YEM Author Interview: Jumata Emill chats about exploring privilege in his book The Black Queen

Jumata Emill is the author of The Black Queen. The Black Queen follows the mystery of Nova Albright, the first Black homecoming queen at Lovett High. The book explores privilege, and justice. YEM was able to speak with Jumata about where the inspiration for The Black Queen came from, the writing process for The Black Queen, and something he learned from writing The Black Queen?

Young Entertainment Mag: How excited are you to have your book The Black Queen out? 

Jumata Emill: Beyond! This book has been such a labor of love. A true culmination of years worth of conversations and emotions I never knew would come together the way they did, into this particular story. 

YEM: Why do you think it is so important to write a book that explores privilege the way that yours does? 

Jumata: It was something I hadn’t seen done yet in YA — a story that prominently features a white teen coming to terms with their privilege and all the ways their ignorance to the nuanced of race and social justice contributes to systemic barriers that people of color face in this country every day.  

YEM: How would you describe The Black Queen? 

Jumata: A true murder mystery that feels familar while at same time fresh and poignant. 

YEM: What made you want to write a thriller book, have you always liked thrillers? 

Jumata: Love them! I grew up reading Encyclopedia Brown, Nancy Drew and Hardy Boys books. While I loved them, I always longed for similar books that featured kids that looked and talked like me as the protagonists. Books where black kids were the smartest kids in the room and not sidekicks to white characters or stereotypical punchlines, which sends a certain message to marginalized readers. The Black Queen is my first true “Toni Morrison” book.  A book I’ve always wanted to read as a teen, so I finally wrote it.  

YEM: Where did inspiration for The Black Queen come from? 

Jumata: Initially, from a random conservation I had over coffee with a coworker one afternoon. We were talking about something related to the high school she attended, and she casually mentioned her school had this convoluted way of electing its homecoming queens where one year they chose a white girl and the next a black girl, and then switched back and forth like that year-to-year. That concept stayed with me and I thought, “This could make a great YA plot if I added a murder to it.” From there, I began to think about characters, their motivations and the story truly began to fall into place from there.  

YEM: Is it important for you to always touch on a subject such as privilege or race in your writing or is it something that organically happens when you are writing a story?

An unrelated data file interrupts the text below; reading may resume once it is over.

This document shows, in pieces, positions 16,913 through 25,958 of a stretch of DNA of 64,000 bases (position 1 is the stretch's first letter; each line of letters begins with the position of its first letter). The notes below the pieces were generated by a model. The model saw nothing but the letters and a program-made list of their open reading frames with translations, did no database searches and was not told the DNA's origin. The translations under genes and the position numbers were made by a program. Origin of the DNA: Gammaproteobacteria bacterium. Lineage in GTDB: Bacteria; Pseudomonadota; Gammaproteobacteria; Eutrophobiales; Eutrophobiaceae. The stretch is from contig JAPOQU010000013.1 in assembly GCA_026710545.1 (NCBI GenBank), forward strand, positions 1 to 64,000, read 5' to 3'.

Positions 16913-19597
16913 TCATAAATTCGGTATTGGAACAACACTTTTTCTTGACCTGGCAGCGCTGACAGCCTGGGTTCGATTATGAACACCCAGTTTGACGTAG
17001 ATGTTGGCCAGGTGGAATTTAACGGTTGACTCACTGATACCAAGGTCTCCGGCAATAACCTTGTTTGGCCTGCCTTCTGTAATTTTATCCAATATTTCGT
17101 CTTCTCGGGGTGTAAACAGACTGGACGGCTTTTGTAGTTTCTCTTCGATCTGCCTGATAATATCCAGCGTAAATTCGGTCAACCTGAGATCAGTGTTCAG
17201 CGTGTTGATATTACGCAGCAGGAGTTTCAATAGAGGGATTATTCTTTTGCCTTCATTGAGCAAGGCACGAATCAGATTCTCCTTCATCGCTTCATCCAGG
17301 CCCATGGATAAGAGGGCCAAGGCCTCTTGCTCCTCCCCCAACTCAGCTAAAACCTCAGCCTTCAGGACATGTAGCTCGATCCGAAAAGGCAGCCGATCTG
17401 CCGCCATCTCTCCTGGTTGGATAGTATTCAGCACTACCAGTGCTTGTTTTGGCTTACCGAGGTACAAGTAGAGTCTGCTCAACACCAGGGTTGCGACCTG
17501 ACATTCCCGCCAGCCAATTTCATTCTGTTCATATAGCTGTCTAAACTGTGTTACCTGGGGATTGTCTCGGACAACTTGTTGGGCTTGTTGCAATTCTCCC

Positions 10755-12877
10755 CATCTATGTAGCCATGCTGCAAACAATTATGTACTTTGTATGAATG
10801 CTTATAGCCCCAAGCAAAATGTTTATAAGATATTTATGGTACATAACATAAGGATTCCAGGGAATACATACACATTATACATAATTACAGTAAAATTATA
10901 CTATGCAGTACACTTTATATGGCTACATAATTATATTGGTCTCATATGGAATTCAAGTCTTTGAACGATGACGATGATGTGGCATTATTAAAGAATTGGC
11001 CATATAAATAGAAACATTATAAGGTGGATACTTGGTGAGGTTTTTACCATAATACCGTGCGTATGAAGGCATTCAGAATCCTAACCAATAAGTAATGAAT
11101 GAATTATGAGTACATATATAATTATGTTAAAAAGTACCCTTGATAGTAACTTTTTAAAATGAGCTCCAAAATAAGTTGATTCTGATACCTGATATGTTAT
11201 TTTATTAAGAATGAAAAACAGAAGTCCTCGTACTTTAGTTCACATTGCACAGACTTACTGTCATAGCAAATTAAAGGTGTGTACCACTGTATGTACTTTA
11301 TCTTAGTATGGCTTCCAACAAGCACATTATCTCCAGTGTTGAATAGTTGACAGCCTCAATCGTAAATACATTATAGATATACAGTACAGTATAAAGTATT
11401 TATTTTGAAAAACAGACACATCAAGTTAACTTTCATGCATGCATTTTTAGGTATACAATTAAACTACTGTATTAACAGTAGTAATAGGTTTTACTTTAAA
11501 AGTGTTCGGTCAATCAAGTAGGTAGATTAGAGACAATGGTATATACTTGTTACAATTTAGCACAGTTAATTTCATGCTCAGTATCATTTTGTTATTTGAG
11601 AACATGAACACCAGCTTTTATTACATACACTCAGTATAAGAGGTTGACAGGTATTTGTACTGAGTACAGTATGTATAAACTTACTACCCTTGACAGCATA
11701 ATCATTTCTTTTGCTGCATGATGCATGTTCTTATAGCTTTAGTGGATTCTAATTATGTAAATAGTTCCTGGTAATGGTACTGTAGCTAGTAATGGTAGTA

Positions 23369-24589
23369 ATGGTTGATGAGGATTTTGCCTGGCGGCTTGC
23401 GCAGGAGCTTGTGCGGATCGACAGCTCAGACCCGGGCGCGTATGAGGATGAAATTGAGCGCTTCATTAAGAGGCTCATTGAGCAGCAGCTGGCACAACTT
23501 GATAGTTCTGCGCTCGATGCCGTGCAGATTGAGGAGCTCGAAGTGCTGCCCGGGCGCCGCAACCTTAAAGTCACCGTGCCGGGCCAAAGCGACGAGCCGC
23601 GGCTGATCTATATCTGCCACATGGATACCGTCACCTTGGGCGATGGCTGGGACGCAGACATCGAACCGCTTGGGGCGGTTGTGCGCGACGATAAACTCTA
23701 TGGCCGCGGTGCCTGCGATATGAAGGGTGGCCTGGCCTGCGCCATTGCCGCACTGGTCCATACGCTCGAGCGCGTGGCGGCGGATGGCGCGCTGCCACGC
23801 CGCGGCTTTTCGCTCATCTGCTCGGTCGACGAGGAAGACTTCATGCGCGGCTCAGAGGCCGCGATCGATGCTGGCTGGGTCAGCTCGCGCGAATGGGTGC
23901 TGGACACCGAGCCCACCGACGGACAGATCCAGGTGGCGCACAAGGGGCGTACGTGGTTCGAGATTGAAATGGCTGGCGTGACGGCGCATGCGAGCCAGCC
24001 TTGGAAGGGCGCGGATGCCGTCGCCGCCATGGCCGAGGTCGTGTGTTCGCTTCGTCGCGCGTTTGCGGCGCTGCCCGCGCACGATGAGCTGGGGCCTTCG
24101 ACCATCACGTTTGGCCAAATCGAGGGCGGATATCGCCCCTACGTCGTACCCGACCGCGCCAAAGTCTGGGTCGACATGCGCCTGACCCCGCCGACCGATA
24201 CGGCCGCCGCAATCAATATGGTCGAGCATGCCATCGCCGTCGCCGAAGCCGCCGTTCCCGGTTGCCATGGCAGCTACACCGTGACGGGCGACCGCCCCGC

Jumata: With The Black Queen it happened organically, born from my questions surrounding why such convoluted race-related customs and practices still exist at some schools in the Deep South. But I don’t want to be an author who constantly writes about black trauma and/or race relations. Maybe there will be slight undercurrents of it in my future works, but I don’t see those topics always being so front and center as they are in my debut novel.  

YEM: What is a book that made you fall in love with literature? 

Jumata: There isn’t just one book that did that. There are many. Too many for me to pick just one. I always had a love for words and storytelling. And my love for writing is simply an extension of that. 

YEM: Can you take us through your writing process of The Black Queen? 

Jumata: It started with that conversation with my coworker, from there I had to figure out what characters could inhabit this world where a murder would take centerstage of a high school’s homecoming queen elections, spefically the year the first black girl would wear the crown. Once I knew who they were, I began plotting the story, which was driven primarily by those characters’ motivations. And from there, I put pen to paper and let the story unfold.  

YEM: What is some advice you can share with others who want to become writers? 

Jumata: They’re gonna hear this a lot, but “read, read, read!” After that, “write, write, write!” That’s truly one of the best ways to get good at your craft. Focus on the things you want to see in literature.  

YEM: What is something you learned from writing The Black Queen? 

Jumata: That seeing the world from two different people’s perspectives (in this case my two POV characters) can be truly illuminating.  

YEM: What do you hope that your readers will learn from reading your book? 

Jumata: That conversations around race and privilege are still important today as they were years ago (which says a lot in and of itself about this country). I hope this story opens the door for that to happen in a different way. Especially among black and white teens.      

YEM: Are you going to continue writing young adult books? 

Jumata: For the foreseeable future. But who knows. I never say never when it comes to writing. If a story hits me that’s not YA I’m not going to NOT write it. Now, whether or not it gets published remains to be seen. 

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